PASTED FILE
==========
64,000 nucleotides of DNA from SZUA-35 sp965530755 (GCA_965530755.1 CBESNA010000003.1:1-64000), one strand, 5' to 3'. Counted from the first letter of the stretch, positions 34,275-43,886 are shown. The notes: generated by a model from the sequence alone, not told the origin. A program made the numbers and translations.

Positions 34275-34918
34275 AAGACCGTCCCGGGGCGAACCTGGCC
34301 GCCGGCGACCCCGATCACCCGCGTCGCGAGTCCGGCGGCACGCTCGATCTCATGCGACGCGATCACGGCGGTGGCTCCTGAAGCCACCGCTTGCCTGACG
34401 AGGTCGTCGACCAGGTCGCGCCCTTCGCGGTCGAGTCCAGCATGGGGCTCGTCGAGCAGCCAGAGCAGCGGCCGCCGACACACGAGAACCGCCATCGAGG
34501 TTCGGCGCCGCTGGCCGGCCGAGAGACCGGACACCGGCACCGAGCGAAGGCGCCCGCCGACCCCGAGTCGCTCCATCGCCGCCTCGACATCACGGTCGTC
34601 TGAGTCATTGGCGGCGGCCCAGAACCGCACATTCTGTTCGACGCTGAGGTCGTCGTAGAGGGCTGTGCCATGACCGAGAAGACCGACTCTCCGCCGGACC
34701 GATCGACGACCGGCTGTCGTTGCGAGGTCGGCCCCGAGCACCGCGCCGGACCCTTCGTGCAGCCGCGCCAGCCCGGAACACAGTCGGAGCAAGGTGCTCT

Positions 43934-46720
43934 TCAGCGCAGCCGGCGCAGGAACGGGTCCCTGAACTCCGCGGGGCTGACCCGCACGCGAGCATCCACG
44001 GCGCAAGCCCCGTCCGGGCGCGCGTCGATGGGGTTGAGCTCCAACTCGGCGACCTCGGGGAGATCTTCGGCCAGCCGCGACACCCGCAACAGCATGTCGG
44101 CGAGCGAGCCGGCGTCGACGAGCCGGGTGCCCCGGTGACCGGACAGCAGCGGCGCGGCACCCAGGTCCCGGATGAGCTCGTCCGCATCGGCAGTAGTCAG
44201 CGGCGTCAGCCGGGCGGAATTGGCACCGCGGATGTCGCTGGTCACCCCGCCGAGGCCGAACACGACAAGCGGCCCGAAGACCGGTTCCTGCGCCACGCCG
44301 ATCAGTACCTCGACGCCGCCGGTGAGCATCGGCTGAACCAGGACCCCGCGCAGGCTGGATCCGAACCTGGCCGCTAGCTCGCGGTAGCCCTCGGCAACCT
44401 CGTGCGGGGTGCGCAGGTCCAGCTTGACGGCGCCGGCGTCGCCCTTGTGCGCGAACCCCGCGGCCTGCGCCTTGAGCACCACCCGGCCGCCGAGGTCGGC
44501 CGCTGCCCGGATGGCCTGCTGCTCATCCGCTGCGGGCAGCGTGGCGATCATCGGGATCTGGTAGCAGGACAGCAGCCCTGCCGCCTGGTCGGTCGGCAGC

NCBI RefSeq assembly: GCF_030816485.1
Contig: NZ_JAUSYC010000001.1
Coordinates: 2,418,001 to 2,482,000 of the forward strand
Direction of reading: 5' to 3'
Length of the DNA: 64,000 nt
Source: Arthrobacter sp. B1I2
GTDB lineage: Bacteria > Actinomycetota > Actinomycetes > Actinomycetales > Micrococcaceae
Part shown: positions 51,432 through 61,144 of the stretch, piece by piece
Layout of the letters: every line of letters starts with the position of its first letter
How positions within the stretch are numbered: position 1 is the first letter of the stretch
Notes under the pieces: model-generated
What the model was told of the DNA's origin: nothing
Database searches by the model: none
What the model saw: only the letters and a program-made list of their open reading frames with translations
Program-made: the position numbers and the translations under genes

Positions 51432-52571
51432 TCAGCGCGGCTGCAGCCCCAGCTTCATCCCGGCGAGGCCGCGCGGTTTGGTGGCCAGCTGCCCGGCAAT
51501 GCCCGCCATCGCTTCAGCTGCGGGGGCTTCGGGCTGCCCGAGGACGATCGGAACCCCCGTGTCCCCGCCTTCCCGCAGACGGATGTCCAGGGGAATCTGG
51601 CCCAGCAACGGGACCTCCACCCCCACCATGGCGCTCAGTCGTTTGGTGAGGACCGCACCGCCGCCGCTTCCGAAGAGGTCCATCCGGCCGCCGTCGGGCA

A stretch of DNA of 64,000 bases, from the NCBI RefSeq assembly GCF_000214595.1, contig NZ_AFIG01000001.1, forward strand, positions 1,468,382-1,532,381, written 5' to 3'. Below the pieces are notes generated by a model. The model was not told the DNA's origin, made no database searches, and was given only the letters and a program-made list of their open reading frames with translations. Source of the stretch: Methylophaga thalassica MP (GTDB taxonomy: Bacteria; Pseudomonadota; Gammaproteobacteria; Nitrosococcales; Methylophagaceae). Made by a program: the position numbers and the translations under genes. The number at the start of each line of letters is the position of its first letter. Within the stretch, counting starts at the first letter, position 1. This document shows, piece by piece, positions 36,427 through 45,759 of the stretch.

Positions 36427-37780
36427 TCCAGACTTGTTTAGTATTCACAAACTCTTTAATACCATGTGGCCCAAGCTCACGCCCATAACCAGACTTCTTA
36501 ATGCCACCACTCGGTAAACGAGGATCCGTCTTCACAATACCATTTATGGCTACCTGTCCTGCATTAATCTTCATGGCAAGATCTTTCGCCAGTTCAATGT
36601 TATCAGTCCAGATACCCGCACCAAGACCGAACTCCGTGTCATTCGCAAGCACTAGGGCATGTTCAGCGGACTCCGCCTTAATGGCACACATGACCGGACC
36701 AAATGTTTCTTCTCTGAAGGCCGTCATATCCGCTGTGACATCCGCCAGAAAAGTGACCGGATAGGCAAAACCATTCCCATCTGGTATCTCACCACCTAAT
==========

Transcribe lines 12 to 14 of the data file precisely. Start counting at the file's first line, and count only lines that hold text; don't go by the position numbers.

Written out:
44101 CGAGCGAGCCGGCGTCGACGAGCCGGGTGCCCCGGTGACCGGACAGCAGCGGCGCGGCACCCAGGTCCCGGATGAGCTCGTCCGCATCGGCAGTAGTCAG
44201 CGGCGTCAGCCGGGCGGAATTGGCACCGCGGATGTCGCTGGTCACCCCGCCGAGGCCGAACACGACAAGCGGCCCGAAGACCGGTTCCTGCGCCACGCCG
44301 ATCAGTACCTCGACGCCGCCGGTGAGCATCGGCTGAACCAGGACCCCGCGCAGGCTGGATCCGAACCTGGCCGCTAGCTCGCGGTAGCCCTCGGCAACCT